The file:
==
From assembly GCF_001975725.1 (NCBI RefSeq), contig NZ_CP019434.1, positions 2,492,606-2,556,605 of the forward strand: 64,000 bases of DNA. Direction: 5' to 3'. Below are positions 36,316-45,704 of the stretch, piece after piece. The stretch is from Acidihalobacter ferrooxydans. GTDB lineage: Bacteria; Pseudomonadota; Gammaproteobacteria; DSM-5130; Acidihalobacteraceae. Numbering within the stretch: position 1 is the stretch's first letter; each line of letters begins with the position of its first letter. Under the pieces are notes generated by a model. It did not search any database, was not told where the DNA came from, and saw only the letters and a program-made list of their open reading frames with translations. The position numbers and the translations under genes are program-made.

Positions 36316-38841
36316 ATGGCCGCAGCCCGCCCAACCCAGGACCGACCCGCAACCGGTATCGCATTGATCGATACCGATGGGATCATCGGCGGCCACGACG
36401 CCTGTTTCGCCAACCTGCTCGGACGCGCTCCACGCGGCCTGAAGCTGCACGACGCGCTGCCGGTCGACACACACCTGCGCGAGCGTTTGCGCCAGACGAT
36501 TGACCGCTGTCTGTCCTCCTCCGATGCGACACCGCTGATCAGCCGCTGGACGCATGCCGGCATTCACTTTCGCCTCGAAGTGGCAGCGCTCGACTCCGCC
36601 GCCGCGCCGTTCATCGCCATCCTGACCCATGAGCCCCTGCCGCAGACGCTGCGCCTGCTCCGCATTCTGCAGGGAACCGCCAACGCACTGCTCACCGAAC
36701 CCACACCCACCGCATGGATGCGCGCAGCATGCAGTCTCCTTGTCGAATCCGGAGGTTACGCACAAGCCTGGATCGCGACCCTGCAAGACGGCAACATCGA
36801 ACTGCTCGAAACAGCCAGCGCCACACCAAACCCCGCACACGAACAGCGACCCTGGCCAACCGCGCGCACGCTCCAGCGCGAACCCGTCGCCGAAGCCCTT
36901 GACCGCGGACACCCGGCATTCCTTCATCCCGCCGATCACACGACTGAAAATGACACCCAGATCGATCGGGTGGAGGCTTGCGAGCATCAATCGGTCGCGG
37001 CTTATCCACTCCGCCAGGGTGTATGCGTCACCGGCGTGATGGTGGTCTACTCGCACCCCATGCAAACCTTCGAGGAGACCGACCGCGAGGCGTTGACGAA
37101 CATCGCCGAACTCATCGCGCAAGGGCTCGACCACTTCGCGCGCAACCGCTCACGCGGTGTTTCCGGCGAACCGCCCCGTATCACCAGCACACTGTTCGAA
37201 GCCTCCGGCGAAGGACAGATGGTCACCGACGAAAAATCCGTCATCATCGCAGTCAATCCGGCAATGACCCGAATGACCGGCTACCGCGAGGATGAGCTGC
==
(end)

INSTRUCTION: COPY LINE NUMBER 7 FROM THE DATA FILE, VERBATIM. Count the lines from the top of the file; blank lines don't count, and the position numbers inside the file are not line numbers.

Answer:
36701 CCACACCCACCGCATGGATGCGCGCAGCATGCAGTCTCCTTGTCGAATCCGGAGGTTACGCACAAGCCTGGATCGCGACCCTGCAAGACGGCAACATCGA